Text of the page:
BLOCKED water filters, low water pressure, problems with geysers and expensive call-outs to plumbers are some of the hassles City Bowl and southern suburb residents have had to put up with because of algal growth in two city council water reservoirs.
A plumber who spoke to the Cape Times yesterday said they had had about 20 calls for algal-related problems in the last three weeks, mostly from people living in Claremont, Newlands, Kenilworth and Bishopscourt.
“A lot of houses have problems with the algae, but they don’t realise that is the problem,” said Philip Bornman.
“It affects geysers, because there is a pressure-reducing valve in the geyser where the cold water comes in. It’s got a filter on it and this starts to get blocked from the algae and so the water pressure gets weaker and weaker. You start having a shower and then the shower starts dying.”
Another plumber, David Spence, installed a geyser in Claremont last week, and within three days was phoned by the homeowner to say he had no water pressure. He had to replace the valve because it was blocked with algae.
“Plumbers I was at college with say they are doing the same thing. The council says it’s because of an algae build-up in the reservoirs, but I’ve lived in Cape Town for 32 years and I’ve never heard of that before, and neither have my parents,” Spence said.
The city council said there were “unusual levels of algae” at the Newlands Upper Reservoir and the Molteno Reservoir in Gardens. The algae is not toxic and is not a health risk, but the city acknowledged it was a “serious inconvenience” because it clogged filters and lowered water pressure.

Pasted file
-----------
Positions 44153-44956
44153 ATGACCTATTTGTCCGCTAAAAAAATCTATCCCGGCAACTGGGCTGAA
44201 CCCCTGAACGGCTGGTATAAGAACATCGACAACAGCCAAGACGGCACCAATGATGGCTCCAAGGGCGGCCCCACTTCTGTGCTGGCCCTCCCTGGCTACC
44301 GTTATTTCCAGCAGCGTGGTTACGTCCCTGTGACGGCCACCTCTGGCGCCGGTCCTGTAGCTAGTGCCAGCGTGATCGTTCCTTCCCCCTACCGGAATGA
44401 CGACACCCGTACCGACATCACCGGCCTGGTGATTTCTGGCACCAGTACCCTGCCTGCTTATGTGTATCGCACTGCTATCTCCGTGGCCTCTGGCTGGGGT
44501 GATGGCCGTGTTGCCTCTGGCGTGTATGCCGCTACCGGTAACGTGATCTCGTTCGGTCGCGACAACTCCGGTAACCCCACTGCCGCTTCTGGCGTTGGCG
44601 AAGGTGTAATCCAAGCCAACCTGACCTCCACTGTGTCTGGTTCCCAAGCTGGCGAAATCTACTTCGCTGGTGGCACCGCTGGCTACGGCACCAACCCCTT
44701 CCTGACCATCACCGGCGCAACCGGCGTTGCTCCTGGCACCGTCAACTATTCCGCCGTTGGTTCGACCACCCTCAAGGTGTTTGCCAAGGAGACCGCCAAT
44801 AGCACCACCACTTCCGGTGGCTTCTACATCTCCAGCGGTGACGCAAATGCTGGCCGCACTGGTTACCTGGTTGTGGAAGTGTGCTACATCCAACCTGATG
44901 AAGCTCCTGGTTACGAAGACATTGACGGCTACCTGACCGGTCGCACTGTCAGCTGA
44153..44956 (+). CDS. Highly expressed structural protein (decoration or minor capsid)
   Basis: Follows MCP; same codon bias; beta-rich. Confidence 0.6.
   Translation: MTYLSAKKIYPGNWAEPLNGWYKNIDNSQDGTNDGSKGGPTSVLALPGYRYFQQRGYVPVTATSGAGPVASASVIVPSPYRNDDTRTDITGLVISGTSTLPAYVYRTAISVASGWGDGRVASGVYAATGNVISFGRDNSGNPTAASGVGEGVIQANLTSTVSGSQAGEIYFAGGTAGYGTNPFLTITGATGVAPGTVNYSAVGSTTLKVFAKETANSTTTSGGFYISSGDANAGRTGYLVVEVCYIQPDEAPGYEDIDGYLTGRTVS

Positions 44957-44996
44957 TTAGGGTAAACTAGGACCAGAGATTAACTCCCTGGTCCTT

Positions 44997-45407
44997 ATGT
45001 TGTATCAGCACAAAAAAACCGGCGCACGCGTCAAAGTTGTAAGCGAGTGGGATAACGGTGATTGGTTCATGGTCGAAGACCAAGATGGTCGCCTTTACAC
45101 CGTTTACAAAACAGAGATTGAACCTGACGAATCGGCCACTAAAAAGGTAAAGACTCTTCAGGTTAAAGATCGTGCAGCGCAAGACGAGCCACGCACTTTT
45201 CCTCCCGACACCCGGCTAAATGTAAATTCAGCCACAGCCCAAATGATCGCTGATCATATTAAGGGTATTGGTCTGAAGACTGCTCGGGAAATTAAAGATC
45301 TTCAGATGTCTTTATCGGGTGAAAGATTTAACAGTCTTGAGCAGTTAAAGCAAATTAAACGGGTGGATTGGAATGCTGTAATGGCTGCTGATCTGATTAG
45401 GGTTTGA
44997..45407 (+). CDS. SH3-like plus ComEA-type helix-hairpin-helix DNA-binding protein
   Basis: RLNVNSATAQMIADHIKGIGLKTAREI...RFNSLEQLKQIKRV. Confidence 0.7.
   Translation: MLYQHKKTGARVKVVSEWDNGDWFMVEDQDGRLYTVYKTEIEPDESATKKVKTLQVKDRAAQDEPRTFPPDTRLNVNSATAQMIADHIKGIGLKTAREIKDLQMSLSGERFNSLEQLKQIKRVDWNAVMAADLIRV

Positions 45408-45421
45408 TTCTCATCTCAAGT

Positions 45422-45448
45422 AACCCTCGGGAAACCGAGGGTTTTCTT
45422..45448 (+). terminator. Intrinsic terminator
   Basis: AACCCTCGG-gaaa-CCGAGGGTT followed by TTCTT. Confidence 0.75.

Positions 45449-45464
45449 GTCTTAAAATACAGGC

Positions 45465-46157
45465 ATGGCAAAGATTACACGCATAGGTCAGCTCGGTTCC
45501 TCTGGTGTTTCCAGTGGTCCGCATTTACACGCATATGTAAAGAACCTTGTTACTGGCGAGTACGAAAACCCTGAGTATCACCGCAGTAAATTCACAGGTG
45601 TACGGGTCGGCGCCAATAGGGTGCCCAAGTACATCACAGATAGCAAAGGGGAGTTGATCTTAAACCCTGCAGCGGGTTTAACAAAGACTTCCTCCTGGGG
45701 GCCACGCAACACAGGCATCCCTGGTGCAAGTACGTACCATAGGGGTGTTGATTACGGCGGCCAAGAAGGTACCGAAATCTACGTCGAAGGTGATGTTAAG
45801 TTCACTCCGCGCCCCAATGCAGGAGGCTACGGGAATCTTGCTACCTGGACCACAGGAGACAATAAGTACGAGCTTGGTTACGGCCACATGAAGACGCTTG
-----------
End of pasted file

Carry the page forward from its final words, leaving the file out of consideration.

It is believed the cause for the algal bloom was “a change in the nature of the treated water”, and hot weather.
Added to this was a national shortage of carbon dioxide used to treat the water, which made the problem worse by creating an environment in which the algae flourished.
On Thursday the city said it had increased the level of disinfection of water that fed the reservoirs. It has also drained the Newlands Upper Reservoir so that it can be cleaned. The draining of the Molteno Reservoir began yesterday and will be completed by Sunday.
The city apologised and said there was no health risk.
l Bishopscourt residents have reported pollution of the upper reaches of the Liesbeeck River since the beginning of the month, which has turned the river flowing off the mountain into “pea soup”. It is suspected that the pollution could be clay or sand from construction work near the banks. City officials are investigating.